David (Derrel Maury) is the new kid at central high. He has one friend from junior high, Mark (Andrew Stevens), at Central High but he’s fallen in with a trio of bullies who rule the student body through acts of violence. David rebels against the bullies but these power crazed teens retaliate and cost David his leg. As one bully after another dies mysteriously it becomes clear that David isn’t just a liberator, but a psychotic killer.
Massacre At Central High (1976) pre-dates the slasher movie craze by a few years though it makes use of many of the genre tropes that would become heavily codified in the genre. As a proto-slasher film, Massacre At Central High actually has little in common with its descendants. The simple motives and rudimentary causality that lurks behind the bloodlettings in most slasher movies is not at all symptomatic of Massacre At Central High. David’s journey from underdog hero to martyr to maniac is actually a nuanced meditation on the corrupting nature of violence.
David’s gradual metamorphosis is mirrored by the trajectory of power within the student body of Central High. With the bullies gone, other students step in and become corrupted by the same power dynamics that propelled the despised bullies. The inevitability of this corruption motivates David while simultaneously reinforcing his notions regarding violence as the only solution to an inequality of power. Proto-fascism is supplanted by proto-fascism with each political movement kept in check by David’s own vigilante fascism.
It’s important to note that this politically charged drama plays out in a world without any adult characters. Parents are never seen and teachers are only ever glimpsed in Massacre At Central High. Adult authority figures have no place in the social economy of the film. Instead Massacre At Central High immerses the viewer in a stylized rendering of high school student life; a life dictated by Darwinism as much as fascism. This is a bold stylistic choice that elevates Massacre At Central High to the traditions of the artful European youth dramas of the late sixties and early seventies.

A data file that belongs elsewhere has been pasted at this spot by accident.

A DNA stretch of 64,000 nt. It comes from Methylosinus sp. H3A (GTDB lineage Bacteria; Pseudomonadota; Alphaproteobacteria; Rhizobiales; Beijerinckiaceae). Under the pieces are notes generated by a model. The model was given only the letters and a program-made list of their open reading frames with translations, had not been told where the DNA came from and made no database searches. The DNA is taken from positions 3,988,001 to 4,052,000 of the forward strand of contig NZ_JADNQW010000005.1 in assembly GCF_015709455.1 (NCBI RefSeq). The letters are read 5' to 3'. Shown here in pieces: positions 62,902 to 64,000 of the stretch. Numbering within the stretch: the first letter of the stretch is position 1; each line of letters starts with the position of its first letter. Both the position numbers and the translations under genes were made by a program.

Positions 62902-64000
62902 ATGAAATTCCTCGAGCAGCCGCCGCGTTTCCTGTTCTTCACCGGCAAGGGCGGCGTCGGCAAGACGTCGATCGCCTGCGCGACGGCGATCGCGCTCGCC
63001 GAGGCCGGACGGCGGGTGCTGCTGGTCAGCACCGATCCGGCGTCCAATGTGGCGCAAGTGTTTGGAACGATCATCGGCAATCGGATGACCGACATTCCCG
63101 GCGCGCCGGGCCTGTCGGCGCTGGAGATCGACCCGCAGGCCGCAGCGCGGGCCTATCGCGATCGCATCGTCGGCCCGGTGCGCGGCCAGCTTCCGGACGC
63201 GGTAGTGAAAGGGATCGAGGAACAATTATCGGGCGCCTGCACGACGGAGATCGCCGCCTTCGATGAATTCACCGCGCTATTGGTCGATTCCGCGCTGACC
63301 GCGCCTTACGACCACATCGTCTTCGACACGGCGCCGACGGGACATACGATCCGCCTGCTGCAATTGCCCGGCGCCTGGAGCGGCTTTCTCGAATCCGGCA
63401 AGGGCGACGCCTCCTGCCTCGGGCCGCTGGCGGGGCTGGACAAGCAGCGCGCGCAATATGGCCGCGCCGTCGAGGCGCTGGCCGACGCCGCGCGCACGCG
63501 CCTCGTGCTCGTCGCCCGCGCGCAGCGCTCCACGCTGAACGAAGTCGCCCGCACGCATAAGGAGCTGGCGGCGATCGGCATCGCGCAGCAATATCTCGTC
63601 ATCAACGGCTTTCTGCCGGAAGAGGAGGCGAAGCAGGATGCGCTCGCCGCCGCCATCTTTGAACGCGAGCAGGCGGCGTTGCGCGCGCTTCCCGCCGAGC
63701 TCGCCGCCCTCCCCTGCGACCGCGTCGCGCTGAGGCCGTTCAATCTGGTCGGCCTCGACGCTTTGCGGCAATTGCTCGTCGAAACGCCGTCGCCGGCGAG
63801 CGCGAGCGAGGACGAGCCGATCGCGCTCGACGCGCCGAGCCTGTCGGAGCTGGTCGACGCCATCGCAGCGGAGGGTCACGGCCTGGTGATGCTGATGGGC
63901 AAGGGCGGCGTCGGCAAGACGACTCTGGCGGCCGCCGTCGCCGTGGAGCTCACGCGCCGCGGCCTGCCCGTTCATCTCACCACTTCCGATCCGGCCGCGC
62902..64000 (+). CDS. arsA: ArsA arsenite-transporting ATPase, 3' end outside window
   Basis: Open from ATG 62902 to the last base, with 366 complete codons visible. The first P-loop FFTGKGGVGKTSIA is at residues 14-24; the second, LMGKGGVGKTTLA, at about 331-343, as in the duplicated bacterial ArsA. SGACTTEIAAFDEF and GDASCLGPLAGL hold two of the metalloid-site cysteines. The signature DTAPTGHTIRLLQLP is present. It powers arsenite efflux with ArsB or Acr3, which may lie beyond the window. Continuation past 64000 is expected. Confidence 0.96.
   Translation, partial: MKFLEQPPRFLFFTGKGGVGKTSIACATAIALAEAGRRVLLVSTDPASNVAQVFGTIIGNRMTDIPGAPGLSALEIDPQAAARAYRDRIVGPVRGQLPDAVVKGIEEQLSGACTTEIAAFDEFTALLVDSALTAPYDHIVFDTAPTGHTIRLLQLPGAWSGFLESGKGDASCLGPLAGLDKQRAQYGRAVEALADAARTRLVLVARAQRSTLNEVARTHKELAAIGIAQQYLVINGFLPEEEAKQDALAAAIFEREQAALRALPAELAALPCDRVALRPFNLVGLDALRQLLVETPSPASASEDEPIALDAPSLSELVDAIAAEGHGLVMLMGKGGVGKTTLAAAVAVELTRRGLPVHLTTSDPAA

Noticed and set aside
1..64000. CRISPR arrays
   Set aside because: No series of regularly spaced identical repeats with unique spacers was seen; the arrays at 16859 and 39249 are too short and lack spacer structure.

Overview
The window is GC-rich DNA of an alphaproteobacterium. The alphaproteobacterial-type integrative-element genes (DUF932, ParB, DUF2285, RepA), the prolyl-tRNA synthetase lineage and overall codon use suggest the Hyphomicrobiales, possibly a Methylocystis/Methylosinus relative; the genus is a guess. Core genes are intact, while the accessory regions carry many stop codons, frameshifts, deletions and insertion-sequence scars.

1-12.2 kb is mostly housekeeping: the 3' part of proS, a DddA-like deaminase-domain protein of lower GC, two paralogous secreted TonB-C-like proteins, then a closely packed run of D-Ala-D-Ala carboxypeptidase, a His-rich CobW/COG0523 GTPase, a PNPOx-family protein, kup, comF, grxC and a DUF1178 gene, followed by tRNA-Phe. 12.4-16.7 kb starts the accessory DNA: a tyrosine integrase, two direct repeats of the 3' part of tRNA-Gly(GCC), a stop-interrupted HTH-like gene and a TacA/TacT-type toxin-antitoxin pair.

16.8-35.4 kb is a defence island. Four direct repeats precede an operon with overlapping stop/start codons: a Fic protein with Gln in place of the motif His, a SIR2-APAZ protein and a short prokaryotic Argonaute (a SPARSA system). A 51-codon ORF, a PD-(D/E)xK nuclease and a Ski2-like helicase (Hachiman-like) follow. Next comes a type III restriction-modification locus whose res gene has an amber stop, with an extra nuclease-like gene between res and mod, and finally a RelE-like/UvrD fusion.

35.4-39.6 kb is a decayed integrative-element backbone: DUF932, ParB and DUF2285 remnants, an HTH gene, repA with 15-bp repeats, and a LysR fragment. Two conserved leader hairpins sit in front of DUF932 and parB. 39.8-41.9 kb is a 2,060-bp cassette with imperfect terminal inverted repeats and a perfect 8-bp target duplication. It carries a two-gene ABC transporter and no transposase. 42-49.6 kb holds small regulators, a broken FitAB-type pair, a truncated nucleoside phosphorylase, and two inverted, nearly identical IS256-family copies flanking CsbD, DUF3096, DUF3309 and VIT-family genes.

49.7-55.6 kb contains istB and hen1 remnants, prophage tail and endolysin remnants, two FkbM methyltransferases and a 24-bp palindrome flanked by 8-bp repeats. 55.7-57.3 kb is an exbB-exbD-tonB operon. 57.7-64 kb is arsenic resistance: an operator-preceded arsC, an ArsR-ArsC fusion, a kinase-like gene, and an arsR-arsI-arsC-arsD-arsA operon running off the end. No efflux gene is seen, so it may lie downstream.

Which isn’t to say that Massacre At Central High is not an exploitation film. Massacre At Central High has all of the gratuitous nudity, sex, and violence that a drive-in movie requires. But the sensibilities of the film go beyond its economic function as well as the expectations of the viewer. Massacre At Central High is best described as an “arthouse” grindhouse picture.
Writer/director Rene Daalder came out of the European cinematic tradition to come to the United States to make films in Hollywood where he became a protégé to the great Russ Meyer. Daalder clearly understood what kinds of movies he could make and then see to American distributors. So what he did was to dress up his high concept art piece as an exploitation film to create Massacre At Central High.